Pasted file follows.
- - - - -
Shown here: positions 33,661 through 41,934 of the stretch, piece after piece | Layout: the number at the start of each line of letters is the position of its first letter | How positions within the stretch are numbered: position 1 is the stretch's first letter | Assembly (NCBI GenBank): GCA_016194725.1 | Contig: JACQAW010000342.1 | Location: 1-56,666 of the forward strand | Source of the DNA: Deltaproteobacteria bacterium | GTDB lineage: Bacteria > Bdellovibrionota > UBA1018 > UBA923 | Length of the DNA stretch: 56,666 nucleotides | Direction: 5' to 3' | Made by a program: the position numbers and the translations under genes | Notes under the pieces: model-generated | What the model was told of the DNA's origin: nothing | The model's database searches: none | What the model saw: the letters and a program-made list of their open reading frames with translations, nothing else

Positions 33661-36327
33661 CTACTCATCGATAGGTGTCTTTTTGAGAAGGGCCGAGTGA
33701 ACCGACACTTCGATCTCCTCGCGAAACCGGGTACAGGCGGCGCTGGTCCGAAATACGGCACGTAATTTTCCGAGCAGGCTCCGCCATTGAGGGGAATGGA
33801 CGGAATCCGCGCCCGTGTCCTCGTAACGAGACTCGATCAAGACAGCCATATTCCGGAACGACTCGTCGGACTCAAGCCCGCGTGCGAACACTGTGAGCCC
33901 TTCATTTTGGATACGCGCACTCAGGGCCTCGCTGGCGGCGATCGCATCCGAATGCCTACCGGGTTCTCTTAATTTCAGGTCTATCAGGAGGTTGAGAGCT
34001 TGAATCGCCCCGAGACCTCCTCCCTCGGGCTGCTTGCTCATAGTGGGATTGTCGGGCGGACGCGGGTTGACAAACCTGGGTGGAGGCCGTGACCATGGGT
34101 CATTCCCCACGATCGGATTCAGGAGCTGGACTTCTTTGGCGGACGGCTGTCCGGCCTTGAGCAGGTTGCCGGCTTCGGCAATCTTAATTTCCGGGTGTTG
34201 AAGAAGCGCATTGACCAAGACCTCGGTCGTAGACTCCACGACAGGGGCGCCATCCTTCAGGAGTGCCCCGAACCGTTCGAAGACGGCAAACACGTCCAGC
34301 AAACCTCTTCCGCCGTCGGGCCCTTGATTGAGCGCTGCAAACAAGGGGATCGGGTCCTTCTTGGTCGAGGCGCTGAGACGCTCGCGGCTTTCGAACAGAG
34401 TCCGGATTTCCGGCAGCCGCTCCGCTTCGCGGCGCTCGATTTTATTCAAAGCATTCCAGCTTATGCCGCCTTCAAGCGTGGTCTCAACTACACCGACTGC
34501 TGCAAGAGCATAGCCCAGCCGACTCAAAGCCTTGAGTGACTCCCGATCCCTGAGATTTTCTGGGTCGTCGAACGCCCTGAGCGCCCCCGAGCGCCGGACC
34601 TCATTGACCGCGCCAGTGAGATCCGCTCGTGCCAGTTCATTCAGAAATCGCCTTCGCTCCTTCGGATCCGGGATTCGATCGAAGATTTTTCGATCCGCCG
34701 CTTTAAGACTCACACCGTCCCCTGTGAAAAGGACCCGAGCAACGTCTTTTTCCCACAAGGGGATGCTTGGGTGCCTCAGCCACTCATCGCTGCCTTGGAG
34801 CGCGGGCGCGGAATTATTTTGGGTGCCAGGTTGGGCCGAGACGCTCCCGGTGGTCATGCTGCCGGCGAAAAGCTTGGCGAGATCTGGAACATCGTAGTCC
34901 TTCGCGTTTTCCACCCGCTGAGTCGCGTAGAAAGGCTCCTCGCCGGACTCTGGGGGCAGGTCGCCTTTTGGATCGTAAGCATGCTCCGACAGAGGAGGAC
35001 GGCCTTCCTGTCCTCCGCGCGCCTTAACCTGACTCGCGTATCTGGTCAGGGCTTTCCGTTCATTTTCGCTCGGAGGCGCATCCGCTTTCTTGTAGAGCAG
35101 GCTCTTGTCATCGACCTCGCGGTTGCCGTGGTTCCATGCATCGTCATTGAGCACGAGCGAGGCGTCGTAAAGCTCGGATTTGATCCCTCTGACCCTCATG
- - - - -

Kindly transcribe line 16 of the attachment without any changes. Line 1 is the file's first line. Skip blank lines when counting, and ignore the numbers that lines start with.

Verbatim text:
34901 TTCGCGTTTTCCACCCGCTGAGTCGCGTAGAAAGGCTCCTCGCCGGACTCTGGGGGCAGGTCGCCTTTTGGATCGTAAGCATGCTCCGACAGAGGAGGAC